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Johnson & Johnson COVID Vaccine Maker Emergent BioSolutions Asked To Stop Making Doses While FDA Investigation Underway

BALTIMORE (WJZ) -- Emergent BioSolutions, the Baltimore, Maryland-based company manufacturing the Johnson & Johnson coronavirus vaccines, was asked to stop manufacturing COVID-19 related products, while the Food & Drug Administration continues its investigation into quality control issues at the plant that ruined 15 million potential doses of the vaccine.

The FDA initiated an inspection of the company's Bayview facility on April 12. At the request of the FDA, Emergent BioSolutions agreed on April 16 not to make any new COVID-19 materials at this facility and to quarantine existing materials already manufactured there pending results of the inspection.

"I think people should be absolutely confident that we have a system that is working, so it is still a safe vaccine," said Tinglong Dai, associate professor with Johns Hopkins' Carey Business School.

In a statement Monday, Emergent BioSolutions's officials said, "This inspection is ongoing. While we await the FDA's full feedback, we are working with J&J and the FDA on strengthening the supply chain for this vitally important vaccine."

"We recognize the confusion these recent events may have caused our customers, our employees, and the public," the statement continued. "We are steadfastly committed to full compliance with the FDA's strict requirements. We acknowledge that there are improvements we must make to meet the high standards we have set for ourselves and to restore confidence in our quality systems and manufacturing processes.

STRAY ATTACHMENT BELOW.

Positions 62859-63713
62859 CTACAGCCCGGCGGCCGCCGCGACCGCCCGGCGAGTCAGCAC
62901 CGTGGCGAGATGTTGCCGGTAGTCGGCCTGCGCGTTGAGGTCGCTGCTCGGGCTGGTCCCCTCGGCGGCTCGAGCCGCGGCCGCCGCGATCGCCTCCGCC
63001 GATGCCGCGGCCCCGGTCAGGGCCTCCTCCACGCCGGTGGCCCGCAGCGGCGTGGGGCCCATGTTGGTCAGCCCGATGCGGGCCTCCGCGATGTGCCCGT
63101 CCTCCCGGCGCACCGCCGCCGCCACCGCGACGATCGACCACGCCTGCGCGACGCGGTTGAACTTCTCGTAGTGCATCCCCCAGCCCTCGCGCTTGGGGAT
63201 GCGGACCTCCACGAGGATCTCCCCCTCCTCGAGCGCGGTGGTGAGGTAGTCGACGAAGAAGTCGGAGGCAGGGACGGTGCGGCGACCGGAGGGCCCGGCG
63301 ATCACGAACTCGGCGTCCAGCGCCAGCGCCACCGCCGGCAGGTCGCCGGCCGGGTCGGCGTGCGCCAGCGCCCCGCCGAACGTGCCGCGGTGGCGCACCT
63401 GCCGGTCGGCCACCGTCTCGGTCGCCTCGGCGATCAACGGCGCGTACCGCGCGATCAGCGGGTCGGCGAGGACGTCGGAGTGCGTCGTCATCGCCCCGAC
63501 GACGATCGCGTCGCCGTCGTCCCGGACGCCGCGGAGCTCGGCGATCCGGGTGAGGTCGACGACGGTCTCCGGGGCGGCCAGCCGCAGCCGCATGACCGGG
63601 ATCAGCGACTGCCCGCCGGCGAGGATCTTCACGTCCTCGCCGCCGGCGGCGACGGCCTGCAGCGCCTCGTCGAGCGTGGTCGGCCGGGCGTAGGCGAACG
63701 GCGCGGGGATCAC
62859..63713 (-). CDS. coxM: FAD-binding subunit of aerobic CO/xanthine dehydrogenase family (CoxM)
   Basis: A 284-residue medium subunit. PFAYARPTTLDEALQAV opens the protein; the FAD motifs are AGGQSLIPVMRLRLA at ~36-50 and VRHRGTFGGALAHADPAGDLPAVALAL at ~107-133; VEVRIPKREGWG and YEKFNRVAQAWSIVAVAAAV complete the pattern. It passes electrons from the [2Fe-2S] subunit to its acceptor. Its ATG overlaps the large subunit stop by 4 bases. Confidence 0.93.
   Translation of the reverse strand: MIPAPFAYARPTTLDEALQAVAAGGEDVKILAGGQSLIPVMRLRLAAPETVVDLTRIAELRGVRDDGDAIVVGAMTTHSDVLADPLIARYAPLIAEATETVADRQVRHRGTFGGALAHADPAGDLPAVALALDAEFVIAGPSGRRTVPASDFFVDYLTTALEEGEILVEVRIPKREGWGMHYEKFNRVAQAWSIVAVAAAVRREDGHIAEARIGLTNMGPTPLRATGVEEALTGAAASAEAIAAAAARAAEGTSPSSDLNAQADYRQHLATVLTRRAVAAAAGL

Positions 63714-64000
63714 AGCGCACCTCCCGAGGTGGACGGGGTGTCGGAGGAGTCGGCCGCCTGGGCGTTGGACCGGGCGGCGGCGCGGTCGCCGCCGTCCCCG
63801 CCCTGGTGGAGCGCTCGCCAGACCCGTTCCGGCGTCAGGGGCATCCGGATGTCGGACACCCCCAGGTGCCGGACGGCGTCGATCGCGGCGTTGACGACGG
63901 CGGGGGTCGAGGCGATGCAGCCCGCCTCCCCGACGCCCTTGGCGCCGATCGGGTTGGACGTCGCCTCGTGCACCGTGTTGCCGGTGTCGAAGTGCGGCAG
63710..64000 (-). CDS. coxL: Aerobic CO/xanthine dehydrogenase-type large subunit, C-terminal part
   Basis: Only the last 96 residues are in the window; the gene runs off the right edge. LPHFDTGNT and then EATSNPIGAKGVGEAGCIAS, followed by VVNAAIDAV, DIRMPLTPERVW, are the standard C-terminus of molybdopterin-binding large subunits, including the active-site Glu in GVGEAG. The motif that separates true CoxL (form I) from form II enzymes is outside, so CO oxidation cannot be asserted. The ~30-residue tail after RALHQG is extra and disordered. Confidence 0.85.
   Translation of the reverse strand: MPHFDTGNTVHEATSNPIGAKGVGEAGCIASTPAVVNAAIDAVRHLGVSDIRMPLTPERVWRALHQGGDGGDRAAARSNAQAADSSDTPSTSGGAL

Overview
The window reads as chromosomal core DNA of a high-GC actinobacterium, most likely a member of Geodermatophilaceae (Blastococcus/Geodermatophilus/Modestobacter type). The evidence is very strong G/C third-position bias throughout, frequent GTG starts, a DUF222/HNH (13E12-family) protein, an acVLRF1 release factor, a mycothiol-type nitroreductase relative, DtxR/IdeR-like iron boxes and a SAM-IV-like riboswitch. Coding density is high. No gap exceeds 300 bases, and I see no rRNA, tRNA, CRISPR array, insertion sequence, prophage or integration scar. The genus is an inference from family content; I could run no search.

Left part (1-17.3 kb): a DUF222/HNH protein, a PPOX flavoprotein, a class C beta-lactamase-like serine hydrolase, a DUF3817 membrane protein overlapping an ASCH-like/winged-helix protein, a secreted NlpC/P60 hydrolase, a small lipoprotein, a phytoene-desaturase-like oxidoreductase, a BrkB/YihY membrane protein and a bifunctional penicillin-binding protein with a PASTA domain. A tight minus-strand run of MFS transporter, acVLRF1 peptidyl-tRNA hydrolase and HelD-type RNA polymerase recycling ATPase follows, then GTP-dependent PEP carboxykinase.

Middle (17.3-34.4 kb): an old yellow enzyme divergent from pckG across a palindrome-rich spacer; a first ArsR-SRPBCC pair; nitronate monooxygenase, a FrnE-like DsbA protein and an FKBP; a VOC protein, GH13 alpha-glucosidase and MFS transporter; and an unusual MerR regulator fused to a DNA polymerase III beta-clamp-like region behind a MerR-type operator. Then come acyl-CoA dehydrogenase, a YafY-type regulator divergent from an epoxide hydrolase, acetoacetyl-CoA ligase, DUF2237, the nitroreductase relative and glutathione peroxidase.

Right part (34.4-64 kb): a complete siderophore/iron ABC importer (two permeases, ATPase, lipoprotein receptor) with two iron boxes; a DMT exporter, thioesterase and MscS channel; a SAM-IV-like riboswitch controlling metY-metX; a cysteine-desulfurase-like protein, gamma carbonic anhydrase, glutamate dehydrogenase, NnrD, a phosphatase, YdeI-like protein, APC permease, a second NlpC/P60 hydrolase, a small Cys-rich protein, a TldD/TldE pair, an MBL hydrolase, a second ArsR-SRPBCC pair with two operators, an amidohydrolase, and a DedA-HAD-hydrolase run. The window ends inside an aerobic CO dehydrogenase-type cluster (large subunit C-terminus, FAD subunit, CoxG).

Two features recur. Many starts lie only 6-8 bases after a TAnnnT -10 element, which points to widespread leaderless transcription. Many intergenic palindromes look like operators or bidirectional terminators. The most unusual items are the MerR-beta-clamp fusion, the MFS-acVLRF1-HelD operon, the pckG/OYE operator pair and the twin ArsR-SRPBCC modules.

It was allegedly human error that botched the doses after employees "accidentally conflated the vaccines" ingredients several weeks ago. A New York Times article initially reported the issues in late March.

The one-shot vaccine was deemed a "game-changer" by Maryland officials.

In an interview with CNBC earlier this month, CEO of Emergent BioSolutions Robert Kramer disputed published reports that the problem stemmed from employees mixing up ingredients from Johnson & Johnson and Astrazeneca vaccines, which are both made at the Baltimore Bayview Plant.

"So, again, it was out of specification result for one batch of product," Kramer said. "I've seen as well where that has been equated to 15 million doses, all I can say is it's one batch,"

Officials said none of the vaccines from the Baltimore plant has been distributed for use. The pause will remain in place until the FDA completes its inspection of the facility.

It's the latest setback for the Johnson & Johnson COVID vaccine.

Last week, the FDA and CDC advised states to temporarily stop using the J&J vaccine "out of an abundance of caution" after six women developed a rare but potentially deadly blood clotting disorder.

"I think, short-term, the impact is very low," Dai said.

Health care analytic experts like Dai say until the FDA authorizes Emergent's plant and restarts J&J vaccinations, there won't be any significant impacts on vaccine supply.

"We need both to happen for any difference to be made," Dai said.

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